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Effect of a Preoperative Intervention on Preoperative and Postoperative Outcomes in Low-Risk Patients Awaiting Elective Coronary Artery Bypass Graft Surgery: A Randomized, Controlled Trial

Heather M. Arthur, PhD; Charlotte Daniels, MSc(T); Robert McKelvie, MD, PhD; Jack Hirsh, MD; and Bonnie Rush
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Copyright ©2004 by the American College of Physicians

Ann Intern Med. 2000;133(4):253-262. doi:10.7326/0003-4819-133-4-200008150-00007
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Background: In publicly funded health care systems, a waiting period for such services as coronary artery bypass graft surgery (CABG) is common. The possibility of using the waiting period to improve patient outcomes should be investigated.

Objective: To examine the effect of a multidimensional preoperative intervention on presurgery and postsurgery outcomes in low-risk patients awaiting elective CABG.

Design: Randomized, controlled trial.

Setting: A regional cardiovascular surgery center in a tertiary care hospital, southwestern Ontario, Canada.

Patients: 249 patients on a waiting list for elective CABG whose surgeries were scheduled for a minimum of 10 weeks from the time of study recruitment.

Intervention: During the waiting period, the treatment group received exercise training twice per week, education and reinforcement, and monthly nurse-initiated telephone calls. After surgery, participation in a cardiac rehabilitation program was offered to all patients.

Measurements: Postoperative length of stay was the primary outcome. Secondary outcomes were exercise performance, general health-related quality of life, social support, anxiety, and utilization of health care services.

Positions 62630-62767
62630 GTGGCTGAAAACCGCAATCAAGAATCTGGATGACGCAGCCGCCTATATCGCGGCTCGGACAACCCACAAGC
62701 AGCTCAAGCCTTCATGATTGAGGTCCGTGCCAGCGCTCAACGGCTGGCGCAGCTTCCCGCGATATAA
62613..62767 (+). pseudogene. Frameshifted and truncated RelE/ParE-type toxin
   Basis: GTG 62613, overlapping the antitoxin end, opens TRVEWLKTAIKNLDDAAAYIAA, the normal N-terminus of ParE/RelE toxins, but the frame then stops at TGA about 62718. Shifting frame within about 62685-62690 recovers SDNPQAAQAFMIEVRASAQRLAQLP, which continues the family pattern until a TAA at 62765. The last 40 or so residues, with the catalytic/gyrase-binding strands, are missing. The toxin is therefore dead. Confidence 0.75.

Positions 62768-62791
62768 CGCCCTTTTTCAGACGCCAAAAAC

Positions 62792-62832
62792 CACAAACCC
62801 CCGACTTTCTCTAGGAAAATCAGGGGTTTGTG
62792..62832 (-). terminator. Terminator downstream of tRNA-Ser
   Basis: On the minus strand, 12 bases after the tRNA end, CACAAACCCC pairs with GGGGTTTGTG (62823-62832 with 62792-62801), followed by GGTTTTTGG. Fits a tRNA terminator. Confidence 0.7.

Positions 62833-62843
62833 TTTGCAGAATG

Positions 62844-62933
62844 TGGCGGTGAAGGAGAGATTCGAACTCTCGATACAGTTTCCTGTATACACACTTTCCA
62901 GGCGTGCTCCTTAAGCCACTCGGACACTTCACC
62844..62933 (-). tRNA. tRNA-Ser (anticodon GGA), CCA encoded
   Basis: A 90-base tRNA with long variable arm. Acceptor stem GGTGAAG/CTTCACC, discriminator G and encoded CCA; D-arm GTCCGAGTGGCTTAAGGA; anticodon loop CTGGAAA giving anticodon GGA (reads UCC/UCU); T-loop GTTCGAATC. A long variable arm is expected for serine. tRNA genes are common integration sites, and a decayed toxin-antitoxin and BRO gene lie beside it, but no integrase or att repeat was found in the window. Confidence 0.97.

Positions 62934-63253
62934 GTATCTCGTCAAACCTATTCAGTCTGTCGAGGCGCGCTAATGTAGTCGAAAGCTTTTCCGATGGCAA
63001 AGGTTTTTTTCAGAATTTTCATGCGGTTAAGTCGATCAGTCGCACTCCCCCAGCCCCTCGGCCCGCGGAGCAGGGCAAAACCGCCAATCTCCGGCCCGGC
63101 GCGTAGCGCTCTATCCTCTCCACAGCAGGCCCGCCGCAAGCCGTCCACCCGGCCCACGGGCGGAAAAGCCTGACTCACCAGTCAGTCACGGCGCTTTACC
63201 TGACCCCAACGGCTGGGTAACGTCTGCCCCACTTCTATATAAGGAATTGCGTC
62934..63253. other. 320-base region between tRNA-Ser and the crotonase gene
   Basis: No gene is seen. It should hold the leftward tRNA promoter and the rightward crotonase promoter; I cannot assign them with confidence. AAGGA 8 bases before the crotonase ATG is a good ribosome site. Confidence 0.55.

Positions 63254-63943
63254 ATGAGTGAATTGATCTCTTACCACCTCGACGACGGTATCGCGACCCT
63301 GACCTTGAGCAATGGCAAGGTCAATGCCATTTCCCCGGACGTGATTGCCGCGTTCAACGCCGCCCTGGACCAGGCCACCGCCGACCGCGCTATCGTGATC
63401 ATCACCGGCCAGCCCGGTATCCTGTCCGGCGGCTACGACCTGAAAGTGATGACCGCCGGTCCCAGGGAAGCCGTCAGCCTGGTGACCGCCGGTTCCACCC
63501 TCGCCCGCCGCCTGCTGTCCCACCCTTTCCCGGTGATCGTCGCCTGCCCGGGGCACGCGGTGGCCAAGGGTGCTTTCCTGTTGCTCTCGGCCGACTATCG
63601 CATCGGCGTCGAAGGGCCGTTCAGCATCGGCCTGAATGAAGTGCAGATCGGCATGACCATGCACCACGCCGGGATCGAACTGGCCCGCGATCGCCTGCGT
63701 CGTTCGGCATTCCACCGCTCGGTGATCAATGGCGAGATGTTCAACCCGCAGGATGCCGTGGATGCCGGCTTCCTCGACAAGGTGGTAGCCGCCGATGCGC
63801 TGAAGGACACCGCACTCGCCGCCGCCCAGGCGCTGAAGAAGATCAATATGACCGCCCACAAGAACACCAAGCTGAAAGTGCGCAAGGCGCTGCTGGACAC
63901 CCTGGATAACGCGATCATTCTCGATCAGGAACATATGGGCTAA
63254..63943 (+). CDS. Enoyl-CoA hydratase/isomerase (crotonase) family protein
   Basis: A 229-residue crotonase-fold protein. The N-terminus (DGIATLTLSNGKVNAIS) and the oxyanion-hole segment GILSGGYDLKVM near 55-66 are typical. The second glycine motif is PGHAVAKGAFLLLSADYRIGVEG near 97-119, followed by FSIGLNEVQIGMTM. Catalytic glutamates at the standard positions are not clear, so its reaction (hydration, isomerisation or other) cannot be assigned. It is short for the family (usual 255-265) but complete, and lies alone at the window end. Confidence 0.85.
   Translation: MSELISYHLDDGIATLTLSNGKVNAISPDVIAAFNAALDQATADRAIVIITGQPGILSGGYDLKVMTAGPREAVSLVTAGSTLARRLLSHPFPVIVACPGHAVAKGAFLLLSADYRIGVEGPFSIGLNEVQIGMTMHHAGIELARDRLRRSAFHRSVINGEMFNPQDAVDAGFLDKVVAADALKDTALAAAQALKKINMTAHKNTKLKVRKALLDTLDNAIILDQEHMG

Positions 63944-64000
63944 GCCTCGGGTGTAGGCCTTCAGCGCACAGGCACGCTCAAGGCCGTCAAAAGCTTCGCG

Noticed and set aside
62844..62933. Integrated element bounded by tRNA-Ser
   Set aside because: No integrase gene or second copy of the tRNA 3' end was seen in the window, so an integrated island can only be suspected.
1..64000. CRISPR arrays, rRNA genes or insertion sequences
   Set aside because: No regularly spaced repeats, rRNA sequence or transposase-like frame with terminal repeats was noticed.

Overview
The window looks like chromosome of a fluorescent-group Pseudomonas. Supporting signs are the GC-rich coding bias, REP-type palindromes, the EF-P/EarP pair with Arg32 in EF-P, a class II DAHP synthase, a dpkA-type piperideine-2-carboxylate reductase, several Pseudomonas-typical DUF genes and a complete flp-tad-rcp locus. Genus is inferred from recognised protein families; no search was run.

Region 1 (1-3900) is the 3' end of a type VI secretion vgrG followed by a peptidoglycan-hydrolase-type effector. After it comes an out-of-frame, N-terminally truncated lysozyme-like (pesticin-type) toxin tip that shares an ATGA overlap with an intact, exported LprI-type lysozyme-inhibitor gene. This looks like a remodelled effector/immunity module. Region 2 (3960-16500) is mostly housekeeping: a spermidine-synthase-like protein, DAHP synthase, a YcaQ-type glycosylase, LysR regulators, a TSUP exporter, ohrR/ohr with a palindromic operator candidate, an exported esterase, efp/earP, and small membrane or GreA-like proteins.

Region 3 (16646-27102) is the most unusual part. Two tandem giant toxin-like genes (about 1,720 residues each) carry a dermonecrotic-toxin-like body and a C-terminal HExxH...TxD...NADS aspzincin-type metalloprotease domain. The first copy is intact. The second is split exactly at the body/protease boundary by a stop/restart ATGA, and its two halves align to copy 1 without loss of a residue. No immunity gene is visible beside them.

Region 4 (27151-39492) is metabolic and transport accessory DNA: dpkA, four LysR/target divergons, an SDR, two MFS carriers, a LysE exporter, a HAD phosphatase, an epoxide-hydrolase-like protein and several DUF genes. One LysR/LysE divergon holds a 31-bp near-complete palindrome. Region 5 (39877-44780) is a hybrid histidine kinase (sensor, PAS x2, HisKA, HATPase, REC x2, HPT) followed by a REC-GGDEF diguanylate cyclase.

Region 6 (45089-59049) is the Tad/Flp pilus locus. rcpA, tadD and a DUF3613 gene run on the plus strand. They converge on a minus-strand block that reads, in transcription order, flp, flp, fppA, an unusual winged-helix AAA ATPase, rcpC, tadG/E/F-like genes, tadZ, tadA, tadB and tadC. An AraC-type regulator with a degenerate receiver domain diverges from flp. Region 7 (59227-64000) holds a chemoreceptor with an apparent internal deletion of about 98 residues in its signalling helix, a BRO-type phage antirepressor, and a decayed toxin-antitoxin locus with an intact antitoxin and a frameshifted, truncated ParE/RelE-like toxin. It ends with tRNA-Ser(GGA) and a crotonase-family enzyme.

Results: Length of stay differed significantly between groups. Patients who received the preoperative intervention spent 1 less day [95% CI, 0.0 to 1.0 day] in the hospital overall (P = 0.002) and less time in the intensive care unit (median, 2.1 hours [CI, −1.2 to 16 hours]; P = 0.001). During the waiting period, patients in the intervention group had a better quality of life than controls. Improved quality of life continued up to 6 months after surgery. Mortality rates did not differ.

Conclusion: The waiting period for elective procedures, such as CABG, may be used to enhance in-hospital and early-phase recovery, improving patients' functional abilities and quality of life while reducing their hospital stay.


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Figure 1.
Flow of patients through the trial.

* Change in elective status. † Men only. CABG = coronary artery bypass graft surgery; T2 = 1 week before surgery; T3 = 6 to 8 weeks after surgery; T4 = 6 months after surgery.

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Figure 2.
Change in health-related quality of life over time.

Solid lines indicate the treatment group; dotted lines indicate the control group. * Significant main effect for time (baseline to 6 months after surgery): = 8.49; < 0.001. † Significant group-by-time interaction (baseline to 1 week before surgery): = 8.47; = 0.004. ‡ Significant main effect for group (baseline to 6 months after surgery): = 8.63; = 0.0038. § Significant main effect for time (1 week before surgery to 6 months after surgery): = 120.6; < 0.001. SF-36 = Medical Outcomes Study 36-item Short Form Survey.

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